As with all Taoist artworks, the natural world is focus of the screens; even though the Hussein, or immortals, appear to be in a very indoors environment, the entire scene itself is out in the natural world. 2 It is reflective of the escapist attitude of the Momma erred where the Taoist would look to the natural world to escape from the chaos of reality, such as in the case of the screens where the immortals attempt to leave the interior spaces Of their drinking party to the surrounding landscape.
Likewise, the immortals, themselves also symbolized spirituality and escape from the chaos of reality. 3 The immortals also communicate a connection between mankind and the natural world. That the immortals sought to abandon everyday life and achieve true enlightenment, but that they choose to envelope themselves in the natural world is the artist telling he viewer that transcendentalism is achieved by a concentration on nature.
By being drunk, the immortals are also very “pure” according to Taoist philosophy and the artist depicts them harmonically connected with the natural world, as opposed to the more composed and restricted high society lives each immortal endures regularly-4 Furthermore, it is important to note, that while the immortals themselves are drawn very simply with blocks of color, the exception being the patterns on their clothes, the landscape, while highly stylized, is painstakingly detailed especially the water. It illustrates owe nature was held high in reverence in the Momma period, to the point that the landscape becomes more important than the subjects of the screen, the immortals. By making the immortals less important than nature in the painting, the artist is making a statement that man is smaller than nature. The fact that nature is depicted in such a stylized fashion meant that the Taoist understood nature on a deeper, more fundamental level than just the outward reality, in which they were trying to escape.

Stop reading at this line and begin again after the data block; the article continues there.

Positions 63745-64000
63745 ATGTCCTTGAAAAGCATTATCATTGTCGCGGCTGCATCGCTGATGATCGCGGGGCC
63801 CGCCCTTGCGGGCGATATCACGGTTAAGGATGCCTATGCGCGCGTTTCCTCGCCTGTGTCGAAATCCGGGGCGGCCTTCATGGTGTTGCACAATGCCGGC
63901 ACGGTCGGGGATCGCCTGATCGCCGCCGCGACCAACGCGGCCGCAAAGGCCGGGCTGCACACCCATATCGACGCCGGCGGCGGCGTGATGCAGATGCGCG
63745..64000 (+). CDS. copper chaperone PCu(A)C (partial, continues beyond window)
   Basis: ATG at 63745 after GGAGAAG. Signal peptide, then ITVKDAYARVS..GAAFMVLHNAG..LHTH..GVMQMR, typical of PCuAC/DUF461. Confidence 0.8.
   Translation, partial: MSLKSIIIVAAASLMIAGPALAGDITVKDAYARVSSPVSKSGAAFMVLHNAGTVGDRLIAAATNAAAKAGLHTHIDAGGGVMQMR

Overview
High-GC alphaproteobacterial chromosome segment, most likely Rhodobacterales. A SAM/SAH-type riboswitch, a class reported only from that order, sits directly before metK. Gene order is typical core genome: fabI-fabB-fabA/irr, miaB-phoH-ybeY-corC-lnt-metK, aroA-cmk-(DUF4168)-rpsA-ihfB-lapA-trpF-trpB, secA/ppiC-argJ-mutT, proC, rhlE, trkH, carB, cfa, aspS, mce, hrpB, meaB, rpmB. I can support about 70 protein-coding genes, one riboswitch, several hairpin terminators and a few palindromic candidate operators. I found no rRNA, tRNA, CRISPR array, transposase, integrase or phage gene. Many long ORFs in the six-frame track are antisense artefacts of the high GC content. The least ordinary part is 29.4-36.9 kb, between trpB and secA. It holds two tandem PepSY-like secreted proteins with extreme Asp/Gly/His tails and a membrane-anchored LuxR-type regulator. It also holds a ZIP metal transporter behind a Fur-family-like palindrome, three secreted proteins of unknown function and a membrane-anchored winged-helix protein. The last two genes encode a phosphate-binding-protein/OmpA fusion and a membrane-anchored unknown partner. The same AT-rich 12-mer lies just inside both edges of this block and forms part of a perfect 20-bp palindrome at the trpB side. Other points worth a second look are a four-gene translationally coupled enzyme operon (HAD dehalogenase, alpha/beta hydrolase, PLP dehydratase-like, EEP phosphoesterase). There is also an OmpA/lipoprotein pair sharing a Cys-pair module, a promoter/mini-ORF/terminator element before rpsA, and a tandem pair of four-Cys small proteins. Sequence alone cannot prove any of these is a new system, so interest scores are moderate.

The screens captured the essence of the water, trees, and foliage of the landscape but the viewer can Leary understand that the artist forgone the realistic approach. The Momma period was one that looked back into the past often; it became afraid of chaos, not just in the previous Warring States Period, but also afraid of disorder in everyday life. It sought to escape that disorder through the natural environment, and the art it produced captured that culture.
From The Eight Immortals of the Wine Cup, the viewer understands not only the Taoist- inspired connection between man and the natural world, but also the escapist attitudes of the Momma period from everyday life towards the natural oral Bibliography Pitman, Bonnie. Dallas Museum of Art: A Guide to the Collection. Dallas: Dallas Museum of Art, 2012. Hickman, Money L. Japan’s Golden Age: Momma.